Last month we discussed some fun ideas to use corrugated packaging to entertain children. Cardboard boxes, especially large ones, are wonderful “toys” for children and we’ve been sent in a few ideas from customers and colleagues of how their children have been using their cardboard boxes for fun during their time at home. Here are a select few and the best ways to create them.
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Before you break up and recycle your cardboard boxes, you may want to think about how it could help you around the home. With just a little bit of creative thinking and very little skill, you could be putting your corrugated packaging to great use. Here are just a few small ideas you could put into action.
Last month schools across the country were closed to help stem the outbreak of Coronavirus, to keep children and their families safe. We have discovered some fun ways to keep the children entertained while they’re enjoying their long Easter break and have now discovered that the Love Paper Organisation have created a new suite of home-printable resources to help entertain and engage households around Britain and beyond.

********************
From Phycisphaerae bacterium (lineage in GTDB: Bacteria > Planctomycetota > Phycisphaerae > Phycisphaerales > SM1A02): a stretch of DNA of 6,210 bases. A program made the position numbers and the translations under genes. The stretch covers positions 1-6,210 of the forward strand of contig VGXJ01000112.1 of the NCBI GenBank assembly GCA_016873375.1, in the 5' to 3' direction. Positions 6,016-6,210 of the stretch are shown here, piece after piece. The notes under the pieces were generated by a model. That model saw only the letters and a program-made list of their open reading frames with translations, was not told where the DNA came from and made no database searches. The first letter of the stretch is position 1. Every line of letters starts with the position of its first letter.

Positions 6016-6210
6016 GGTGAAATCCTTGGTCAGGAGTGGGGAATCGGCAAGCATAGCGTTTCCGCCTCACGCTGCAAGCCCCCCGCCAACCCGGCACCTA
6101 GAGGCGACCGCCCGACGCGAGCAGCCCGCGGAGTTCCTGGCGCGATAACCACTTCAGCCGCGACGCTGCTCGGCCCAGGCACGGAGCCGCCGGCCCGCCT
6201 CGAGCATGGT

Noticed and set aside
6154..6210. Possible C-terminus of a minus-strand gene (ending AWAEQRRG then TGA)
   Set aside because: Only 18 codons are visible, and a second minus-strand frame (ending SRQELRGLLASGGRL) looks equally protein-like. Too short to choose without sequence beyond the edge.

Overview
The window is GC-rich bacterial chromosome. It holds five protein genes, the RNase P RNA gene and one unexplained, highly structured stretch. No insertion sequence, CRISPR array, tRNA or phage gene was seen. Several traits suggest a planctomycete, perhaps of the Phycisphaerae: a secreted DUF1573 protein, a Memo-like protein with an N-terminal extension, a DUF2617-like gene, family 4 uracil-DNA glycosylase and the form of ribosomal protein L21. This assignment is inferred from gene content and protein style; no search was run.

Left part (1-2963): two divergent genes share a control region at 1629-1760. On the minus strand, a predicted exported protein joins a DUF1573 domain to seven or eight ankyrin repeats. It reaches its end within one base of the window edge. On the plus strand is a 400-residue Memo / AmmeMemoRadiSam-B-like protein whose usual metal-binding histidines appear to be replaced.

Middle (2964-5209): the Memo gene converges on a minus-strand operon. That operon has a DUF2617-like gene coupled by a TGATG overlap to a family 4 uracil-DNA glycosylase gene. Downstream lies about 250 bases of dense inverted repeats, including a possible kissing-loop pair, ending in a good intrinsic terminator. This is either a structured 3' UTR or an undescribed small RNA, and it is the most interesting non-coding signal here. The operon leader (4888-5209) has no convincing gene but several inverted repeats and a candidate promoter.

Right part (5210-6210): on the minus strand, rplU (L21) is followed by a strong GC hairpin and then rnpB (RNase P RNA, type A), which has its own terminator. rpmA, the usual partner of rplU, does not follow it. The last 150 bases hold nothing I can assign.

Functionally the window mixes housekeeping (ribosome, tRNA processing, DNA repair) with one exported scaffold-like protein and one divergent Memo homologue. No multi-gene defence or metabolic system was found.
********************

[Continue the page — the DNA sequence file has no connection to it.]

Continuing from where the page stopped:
If you’ve ever owned a cat then you’ll know that they have a love for cardboard, the popular cat phrase of ‘if it fits, I sits’ can be applied to cardboard boxes. It turns out, according to a new study from the University of Utrecht in the Netherlands, that cats use boxes for stress relief. So if you’ve ever found your cat curled up in your empty discarded delivery box, it’s most likely so that he can cool down from a situation that’s been over stimulating him.
It seems that every day we wake up to a new world of unprecedented changes on everyday life, so now more than ever the idea of hope is present in peoples mind. Therefore, the Rainbow Trail has become a trending phenomenon on social media. Thousands of children up and down the country are painting pictures of rainbows to ‘spread hope’ during the coronavirus outbreak by putting them in their windows to lift people’s spirits.
British manufacturing this month faces perhaps the greatest test in its history. Specialist firms have joined forces with industrial powerhouses such as Airbus and Rolls-Royce in an unprecedented collaborative effort to make medical ventilators to treat Covid-19 patients.
As UK hospitals struggle to have the full and correct PPE for front line care staff the necessity of the supply chain to react has never been greater. As a result, demand for PPE has increased significantly and manufacturers of the materials and all those within the supply chain are having to react fast.